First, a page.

Wednesday, April 22, 2009

SOMALIA: Drought-affected flock to towns in central region


Medeshi
SOMALIA: Drought-affected flock to towns in central region
NAIROBI, 22 April 2009 (IRIN) - More and more drought-affected internally displaced persons (IDPs) are flocking to towns across Somalia's central region of Galgadud in search of food, despite the onset of the `Gu’ rains (April-June), local officials told IRIN.
"Some 550 families [3,300 people] have arrived in Abudwaq from rural areas after losing their livestock," said Abdirizak Abdullahi Warsame, a doctor with Hadia Medical Swiss-Somalia, an NGO supported by Somalis in the diaspora and the Swiss government, and operating in Abudwaq District.
Warsame, the only doctor in the town, said people were coming into town because the rains had been "light and patchy".
He said his organisation was providing medical help and water to the camps but this was not enough; the IDPs require food, shelter and more water.
"We are seeing malnutrition cases among the IDPs on the increase," Warsame said.
He said they had written to aid agencies but had so far not received any assistance.
In a 15 April report, the Food Security Analysis Unit of the UN Food and Agriculture Organization (FAO/FSAU) for Somalia warned that drought-affected populations in the central region faced a continuing deterioration in their food security and nutritional situation as a result of the unusually prolonged and harsh dry `Jilaal’ season (January-April).
Ali Sheikh Mahamud, the Guri-Eil district commissioner, said thousands of drought-affected IDPs people were camped in Guri-Eil town.
"We have 11 camps around the town populated by IDPs and almost 70 percent of them are drought affected," he said, adding that the IDP population in the area was estimated at 10,000 families (60,000 people).
Mahamud said: "Those from Mogadishu have begun returning, but these [the drought-affected] are not going anywhere.”
Livelihoods lost
Halima Ismail, who coordinates activities for IIDA, a local NGO, and represents CISP, an Italian NGO, in Galgadud, said: "The problem with these IDPs, unlike normal IDPs, is that they have nowhere to return to. They have lost their livelihoods."
Ismail said the region's economy was based mainly on livestock and "the loss of livestock by the nomads affects the entire economy of the region."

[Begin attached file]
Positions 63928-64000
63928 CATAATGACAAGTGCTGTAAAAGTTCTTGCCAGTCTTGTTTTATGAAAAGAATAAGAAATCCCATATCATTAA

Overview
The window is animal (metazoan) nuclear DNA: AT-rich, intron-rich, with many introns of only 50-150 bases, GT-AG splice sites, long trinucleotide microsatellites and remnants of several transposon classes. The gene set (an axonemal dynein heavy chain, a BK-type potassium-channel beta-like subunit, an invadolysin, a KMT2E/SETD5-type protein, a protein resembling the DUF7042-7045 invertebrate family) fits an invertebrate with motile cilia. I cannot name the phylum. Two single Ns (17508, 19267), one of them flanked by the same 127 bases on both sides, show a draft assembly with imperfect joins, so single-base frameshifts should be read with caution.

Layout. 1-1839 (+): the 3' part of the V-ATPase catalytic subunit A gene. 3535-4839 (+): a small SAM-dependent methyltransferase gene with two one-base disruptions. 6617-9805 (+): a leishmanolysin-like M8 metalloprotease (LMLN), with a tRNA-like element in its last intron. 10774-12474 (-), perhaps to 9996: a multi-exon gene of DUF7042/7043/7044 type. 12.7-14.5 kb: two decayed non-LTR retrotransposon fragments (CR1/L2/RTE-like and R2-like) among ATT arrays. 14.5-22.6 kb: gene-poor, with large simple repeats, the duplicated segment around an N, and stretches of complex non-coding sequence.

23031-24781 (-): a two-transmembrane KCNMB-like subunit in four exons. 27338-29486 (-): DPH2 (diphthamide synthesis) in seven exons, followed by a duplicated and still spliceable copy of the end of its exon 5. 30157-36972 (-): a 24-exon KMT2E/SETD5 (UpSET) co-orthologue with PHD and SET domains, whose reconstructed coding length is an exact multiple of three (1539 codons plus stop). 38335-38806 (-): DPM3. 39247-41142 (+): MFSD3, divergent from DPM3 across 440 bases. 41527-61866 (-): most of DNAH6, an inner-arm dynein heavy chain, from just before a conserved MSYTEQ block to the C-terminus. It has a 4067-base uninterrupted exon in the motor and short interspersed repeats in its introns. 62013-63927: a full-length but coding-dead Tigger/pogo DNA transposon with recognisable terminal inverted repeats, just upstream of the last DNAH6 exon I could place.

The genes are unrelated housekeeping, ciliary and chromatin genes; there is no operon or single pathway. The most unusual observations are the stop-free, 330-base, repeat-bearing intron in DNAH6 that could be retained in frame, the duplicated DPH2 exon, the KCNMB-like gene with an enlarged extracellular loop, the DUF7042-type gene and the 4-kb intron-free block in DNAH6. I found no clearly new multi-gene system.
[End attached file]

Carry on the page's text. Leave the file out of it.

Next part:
She said a new approach was needed to deal with the problem. The main options were a livestock restocking programme or training to help people get a skill and make a living.
A humanitarian worker in the region who requested anonymity told IRIN that one of the main problems facing Galagadud "was the lack of an effective local authority with which aid agencies can partner".
However, Mahamud said the security situation in the region had improved and that aid agencies willing to work "will find a very receptive environment".
The aid worker said the drought-displaced were scattered, mostly in the towns of Guri-Eil, Abudwaq, Adado, Balanbale and Dusamareb, the regional capital.
Appeal by US aid agencies
Meanwhile, six US aid agencies working in Somalia have appealed to US President Barack Obama to respond to the humanitarian crisis.
The agencies - American Friends Service Committee, International Rescue Committee, Mercy Corps, Oxfam America, Refugees International and World Concern - said in a statement issued on 20 April, as the latest piracy attacks off the coast of Somalia captured the world's attention, "the country remains in the midst of a severe humanitarian crisis," with three million people in need of emergency assistance.
They said "the humanitarian crisis requires massive support from the international community and in particular the US."
The agencies said only US$251 million had been raised despite the consolidated humanitarian appeal for 2009 of $918 million.
The low response to the appeal could force aid agencies to scale back life-saving programmes in parts of the country. "President Obama must work with US allies to ensure that the Somali people receive life sustaining food, water and shelter," the agencies said.
In a separate statement, ahead of a donor's conference on Somalia in Brussels on 23 April, IRC said the piracy situation must not divert attention from the humanitarian crisis.
“The piracy epidemic is just one symptom of the appalling humanitarian conditions and chronic instability in Somalia,” said Bruce Hickling, who oversees IRC aid programmes in Somalia.

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